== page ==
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Synchronous Tracking Control for Agricultural Wide-Span Implement Carrier (WSIC)

Published by the American Society of Agricultural and Biological Engineers, St. Joseph, Michigan

Citation:  Transactions of the ASABE. 61(3): 873-883. (doi: 10.13031/trans.12676) @2018
Authors:   Chengming Luo, Ahmad Mohsenimanesh, Claude Laguë
Keywords:   Automatic guidance, Master-slave control, Synchronous tracking, Wide-Span Implement Carrier (WSIC).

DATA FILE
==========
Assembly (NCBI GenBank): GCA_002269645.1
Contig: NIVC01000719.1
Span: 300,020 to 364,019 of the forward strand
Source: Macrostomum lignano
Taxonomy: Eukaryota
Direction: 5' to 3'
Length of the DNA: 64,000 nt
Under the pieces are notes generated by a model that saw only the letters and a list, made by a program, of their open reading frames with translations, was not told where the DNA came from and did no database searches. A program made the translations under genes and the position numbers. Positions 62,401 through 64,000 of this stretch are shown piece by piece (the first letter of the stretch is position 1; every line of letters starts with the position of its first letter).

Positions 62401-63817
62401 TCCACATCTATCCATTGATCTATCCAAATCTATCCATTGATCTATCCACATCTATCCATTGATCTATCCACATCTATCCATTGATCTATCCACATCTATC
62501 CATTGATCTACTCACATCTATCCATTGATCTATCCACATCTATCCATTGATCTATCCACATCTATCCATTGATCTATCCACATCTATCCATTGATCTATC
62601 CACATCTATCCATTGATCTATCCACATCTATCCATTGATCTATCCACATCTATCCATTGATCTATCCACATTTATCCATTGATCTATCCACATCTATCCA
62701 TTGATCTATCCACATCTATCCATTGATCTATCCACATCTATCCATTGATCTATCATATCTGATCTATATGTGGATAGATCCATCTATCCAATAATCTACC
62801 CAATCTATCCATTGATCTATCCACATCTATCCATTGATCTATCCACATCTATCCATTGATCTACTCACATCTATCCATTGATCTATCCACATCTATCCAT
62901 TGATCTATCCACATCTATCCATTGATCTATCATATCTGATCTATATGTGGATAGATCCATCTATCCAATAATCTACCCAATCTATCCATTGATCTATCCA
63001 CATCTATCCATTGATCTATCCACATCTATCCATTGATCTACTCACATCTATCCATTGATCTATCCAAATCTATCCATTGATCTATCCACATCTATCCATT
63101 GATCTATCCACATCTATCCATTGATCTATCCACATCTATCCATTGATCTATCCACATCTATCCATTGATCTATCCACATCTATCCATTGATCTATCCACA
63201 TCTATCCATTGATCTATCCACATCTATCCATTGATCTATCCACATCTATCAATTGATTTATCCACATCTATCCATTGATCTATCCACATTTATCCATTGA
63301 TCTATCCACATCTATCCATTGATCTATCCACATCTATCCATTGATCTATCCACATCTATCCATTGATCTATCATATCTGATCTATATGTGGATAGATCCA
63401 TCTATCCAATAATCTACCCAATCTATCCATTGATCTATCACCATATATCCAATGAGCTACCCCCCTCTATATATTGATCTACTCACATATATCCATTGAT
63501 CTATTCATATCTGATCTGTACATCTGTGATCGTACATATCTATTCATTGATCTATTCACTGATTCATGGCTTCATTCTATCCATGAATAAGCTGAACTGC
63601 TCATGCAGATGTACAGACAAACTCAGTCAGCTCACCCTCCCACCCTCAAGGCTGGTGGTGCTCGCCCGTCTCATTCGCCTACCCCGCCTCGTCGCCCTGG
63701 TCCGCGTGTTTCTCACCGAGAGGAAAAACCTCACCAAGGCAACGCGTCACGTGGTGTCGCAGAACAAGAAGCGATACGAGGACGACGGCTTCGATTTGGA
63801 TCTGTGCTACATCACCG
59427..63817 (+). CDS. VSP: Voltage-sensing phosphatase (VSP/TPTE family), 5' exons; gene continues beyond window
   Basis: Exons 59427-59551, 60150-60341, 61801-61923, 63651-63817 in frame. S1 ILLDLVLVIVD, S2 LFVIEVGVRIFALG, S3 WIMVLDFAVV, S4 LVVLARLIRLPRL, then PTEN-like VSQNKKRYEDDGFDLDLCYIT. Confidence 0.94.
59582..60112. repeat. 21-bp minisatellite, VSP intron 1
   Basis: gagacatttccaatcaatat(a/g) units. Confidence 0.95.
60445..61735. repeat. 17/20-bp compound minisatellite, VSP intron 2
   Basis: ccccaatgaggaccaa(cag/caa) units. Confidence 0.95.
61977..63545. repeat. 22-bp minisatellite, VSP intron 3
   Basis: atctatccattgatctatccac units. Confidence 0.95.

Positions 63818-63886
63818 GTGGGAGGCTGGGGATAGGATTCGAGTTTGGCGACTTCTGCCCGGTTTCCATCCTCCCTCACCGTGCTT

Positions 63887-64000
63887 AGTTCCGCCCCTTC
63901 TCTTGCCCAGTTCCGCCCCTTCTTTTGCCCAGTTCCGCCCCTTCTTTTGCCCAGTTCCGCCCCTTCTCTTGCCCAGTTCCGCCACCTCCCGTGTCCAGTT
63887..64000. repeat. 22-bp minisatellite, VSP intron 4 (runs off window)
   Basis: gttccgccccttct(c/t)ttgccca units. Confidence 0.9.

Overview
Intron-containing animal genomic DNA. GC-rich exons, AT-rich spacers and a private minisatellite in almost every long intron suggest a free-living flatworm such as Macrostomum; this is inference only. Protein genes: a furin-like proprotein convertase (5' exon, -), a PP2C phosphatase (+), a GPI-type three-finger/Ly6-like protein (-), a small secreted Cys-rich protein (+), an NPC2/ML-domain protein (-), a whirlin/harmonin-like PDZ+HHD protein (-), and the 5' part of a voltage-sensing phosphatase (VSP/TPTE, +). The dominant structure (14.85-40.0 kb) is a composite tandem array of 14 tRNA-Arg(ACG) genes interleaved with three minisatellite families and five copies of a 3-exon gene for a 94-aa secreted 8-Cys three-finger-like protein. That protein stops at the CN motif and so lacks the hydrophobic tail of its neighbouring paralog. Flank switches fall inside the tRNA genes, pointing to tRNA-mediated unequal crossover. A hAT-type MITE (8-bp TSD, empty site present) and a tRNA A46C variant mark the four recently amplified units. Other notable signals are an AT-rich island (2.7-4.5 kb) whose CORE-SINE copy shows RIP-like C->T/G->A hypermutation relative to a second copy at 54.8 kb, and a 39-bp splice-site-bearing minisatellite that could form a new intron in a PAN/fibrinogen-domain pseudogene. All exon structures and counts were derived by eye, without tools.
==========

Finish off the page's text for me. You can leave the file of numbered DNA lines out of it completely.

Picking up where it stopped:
Abstract. The mobile operating mode of agricultural Wide-Span Implement Carriers (WSICs) requires accurate synchronization of the forward motions of the two supporting tractors. The guidance task for WSIC operations is currently performed by human operators, which is labor-intensive and can be inaccurate. To replace the traditional human steering and control process, an automatic guidance system adapted to the mobile mode of the WSIC was designed and tested. A master-slave cooperative control method was applied, and the steering angle control law for both the master and slave vehicles and the velocity control law for the slave vehicle were derived. A scaled-down robotic platform was developed by integrating two heavy-duty mobile robots, a dual-rover real-time kinematic GPS (RTK-GPS), two inertial measurement units (IMUs), two XBee-PRO wireless communication modules, and two groups of control processors. Validation experiments were performed using the robotic platform on a flat and firm surface. Results of the single-robot path-following experiment verified the effectiveness of the steering angle control law. Results of the two synchronous tracking experiments, one with a constant reference velocity of 0.3 m s-1 and one with a varying reference velocity of 0.2 to 0.6 m s-1, showed that the two robots could perform their individual path-following tasks accurately while keeping their relative offset to less than 0.1 m. In the experiment with a constant reference velocity, the average, root mean square (RMS), maximum lead, and maximum lag of the offset errors were 0.01, 0.03, 0.05, and 0.06 m, respectively. Slightly larger average, RMS, and maximum lead offset errors were observed in the experiment with a varying reference velocity, which were 0.02, 0.04, and 0.09 m, respectively. These experimental results confirmed that the designed control laws for the synchronous tracking of the WSIC vehicles were effective and the developed automatic guidance system was reliable and applicable.

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